The congress adopted a special Statement of the Twenty-third Congress of the CPSU on the Aggression of the USA in Vietnam. The statement denounced US aggression against the fraternal Vietnamese people and called on Communists throughout the world and on all advocates of progress and democracy to unite their actions against the aggression of US imperialists in Vietnam.

The congress made the Central Committee of the CPSU responsible for further developing and strengthening ideological and political ties with Communist and workers’ parties of all socialist countries on the basis of Marxism-Leninism and for promoting the solidarity of socialism in every way possible. The Central Committee was also instructed to broaden and strengthen the Soviet people’s solidarity with the working class and the toiling masses in all countries, actively support the peoples who fight against colonial oppression and neocolonialism, and strengthen the anti-imperialist front of peoples of all continents. The congress emphasized that the ideological and political unity of the ranks of Communists demands an uncompromising struggle of Marxist-Leninists against right and left revisionism.

In analyzing the domestic situation in the USSR, the Twenty-third Congress of the CPSU pointed out that the Soviet people had fulfilled the seven-year plan for the development of the national economy of the USSR between 1959 and 1965. New achievements in economics, science, technology, and culture have further increased the economic, political, and military power of the USSR. The well-being of the people has improved, and socialist democracy has become stronger and more broadly based in various areas of public life. The congress noted that during the period under review there had been a further strengthening of the political foundations of the socialist system—the alliance of the working class and the kolkhoz peasantry, the friendship of the peoples of the country, and the ideological and political unity of all the toiling people and their rallying around the Communist Party.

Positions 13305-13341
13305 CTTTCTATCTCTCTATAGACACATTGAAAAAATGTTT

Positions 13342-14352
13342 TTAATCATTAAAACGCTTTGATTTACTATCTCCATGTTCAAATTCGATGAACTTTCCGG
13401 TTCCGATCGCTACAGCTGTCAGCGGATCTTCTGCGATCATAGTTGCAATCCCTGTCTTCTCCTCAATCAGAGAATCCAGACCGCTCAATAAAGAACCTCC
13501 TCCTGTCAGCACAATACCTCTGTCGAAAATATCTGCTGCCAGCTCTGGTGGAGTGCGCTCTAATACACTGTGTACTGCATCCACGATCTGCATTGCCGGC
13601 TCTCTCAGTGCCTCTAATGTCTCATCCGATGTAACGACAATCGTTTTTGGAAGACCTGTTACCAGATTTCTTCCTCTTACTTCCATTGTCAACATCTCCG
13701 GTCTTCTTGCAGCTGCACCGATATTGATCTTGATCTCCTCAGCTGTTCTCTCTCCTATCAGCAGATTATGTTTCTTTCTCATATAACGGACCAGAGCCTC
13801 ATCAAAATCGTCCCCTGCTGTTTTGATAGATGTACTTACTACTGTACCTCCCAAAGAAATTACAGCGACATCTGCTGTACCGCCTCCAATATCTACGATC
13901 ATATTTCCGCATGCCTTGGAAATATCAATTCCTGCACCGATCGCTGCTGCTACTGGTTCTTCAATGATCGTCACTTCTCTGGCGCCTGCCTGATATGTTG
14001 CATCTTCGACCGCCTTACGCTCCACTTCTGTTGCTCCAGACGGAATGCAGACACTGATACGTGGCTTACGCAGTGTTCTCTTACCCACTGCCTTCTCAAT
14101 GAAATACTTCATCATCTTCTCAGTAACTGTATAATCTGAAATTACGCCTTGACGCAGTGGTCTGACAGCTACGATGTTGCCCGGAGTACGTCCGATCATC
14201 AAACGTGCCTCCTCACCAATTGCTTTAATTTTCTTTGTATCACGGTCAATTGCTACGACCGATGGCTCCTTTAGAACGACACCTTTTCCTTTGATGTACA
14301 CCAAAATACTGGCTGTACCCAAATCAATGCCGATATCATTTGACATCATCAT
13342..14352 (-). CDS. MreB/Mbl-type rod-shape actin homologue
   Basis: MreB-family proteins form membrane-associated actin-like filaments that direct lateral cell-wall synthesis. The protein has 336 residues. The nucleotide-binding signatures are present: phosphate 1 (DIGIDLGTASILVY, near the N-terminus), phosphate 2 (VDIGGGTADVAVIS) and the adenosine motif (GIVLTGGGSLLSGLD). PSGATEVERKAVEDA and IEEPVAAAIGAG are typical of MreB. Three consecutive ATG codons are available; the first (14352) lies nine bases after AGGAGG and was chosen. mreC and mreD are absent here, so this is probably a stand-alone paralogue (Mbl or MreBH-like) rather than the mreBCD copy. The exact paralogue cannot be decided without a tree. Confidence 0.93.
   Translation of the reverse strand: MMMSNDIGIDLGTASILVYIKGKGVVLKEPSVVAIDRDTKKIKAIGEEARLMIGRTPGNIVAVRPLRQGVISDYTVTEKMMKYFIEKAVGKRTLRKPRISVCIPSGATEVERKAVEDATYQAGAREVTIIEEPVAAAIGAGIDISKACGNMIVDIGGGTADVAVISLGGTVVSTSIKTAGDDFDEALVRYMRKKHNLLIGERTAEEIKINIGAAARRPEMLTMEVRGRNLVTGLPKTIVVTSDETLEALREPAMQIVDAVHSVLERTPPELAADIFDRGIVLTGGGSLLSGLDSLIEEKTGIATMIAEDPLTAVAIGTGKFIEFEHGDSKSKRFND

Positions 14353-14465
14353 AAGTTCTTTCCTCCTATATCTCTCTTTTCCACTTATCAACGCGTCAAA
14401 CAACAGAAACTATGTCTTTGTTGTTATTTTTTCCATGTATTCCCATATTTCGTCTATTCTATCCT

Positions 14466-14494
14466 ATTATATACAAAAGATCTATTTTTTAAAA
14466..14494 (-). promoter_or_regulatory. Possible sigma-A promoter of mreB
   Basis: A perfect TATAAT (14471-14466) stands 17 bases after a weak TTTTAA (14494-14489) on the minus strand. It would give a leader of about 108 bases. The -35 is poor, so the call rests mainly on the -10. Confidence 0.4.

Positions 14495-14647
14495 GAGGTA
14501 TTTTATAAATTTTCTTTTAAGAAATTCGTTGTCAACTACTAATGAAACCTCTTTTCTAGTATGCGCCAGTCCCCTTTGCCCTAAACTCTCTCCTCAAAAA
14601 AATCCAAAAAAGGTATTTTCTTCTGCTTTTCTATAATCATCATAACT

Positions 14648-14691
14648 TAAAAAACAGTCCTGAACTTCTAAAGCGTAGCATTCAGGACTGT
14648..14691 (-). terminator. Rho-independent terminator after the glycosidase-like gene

Noting that great successes had been achieved in the development of the national economy of the USSR, the Twenty-third Congress of the CPSU pointed out that some aspects of the seven-year plan had not been fulfilled and that agricultural output had been lagging, adversely affecting the growth rate of light industry and the food-processing industry. These adverse phenomena were caused by shortcomings in the management of the economy, underestimation of economic methods of management and profit and loss accounting, insufficient application of material and moral incentives, errors in planning, and a subjective approach to a number of economic problems.

The Twenty-third Congress of the CPSU fully approved the decisions of the October 1964 and subsequent plenums of the Central Committee of the CPSU, which analyzed the reasons for shortcomings in economic development and formulated a genuinely scientific approach to the management of the national economy. The congress made party, soviet, and economic organizations responsible for consistently implementing the economic policy that provides for a combination of centralized branch management and broader rights for the Union republics, for increasing the role of economic methods in managing the economy, for radically improving planning, and for broadening the economic independence and initiative of enterprises and raising their material incentive in the results of their work. The congress also stated that more attention should be paid to giving moral incentives for production, improving labor discipline, and educating workers to look upon work as a patriotic duty.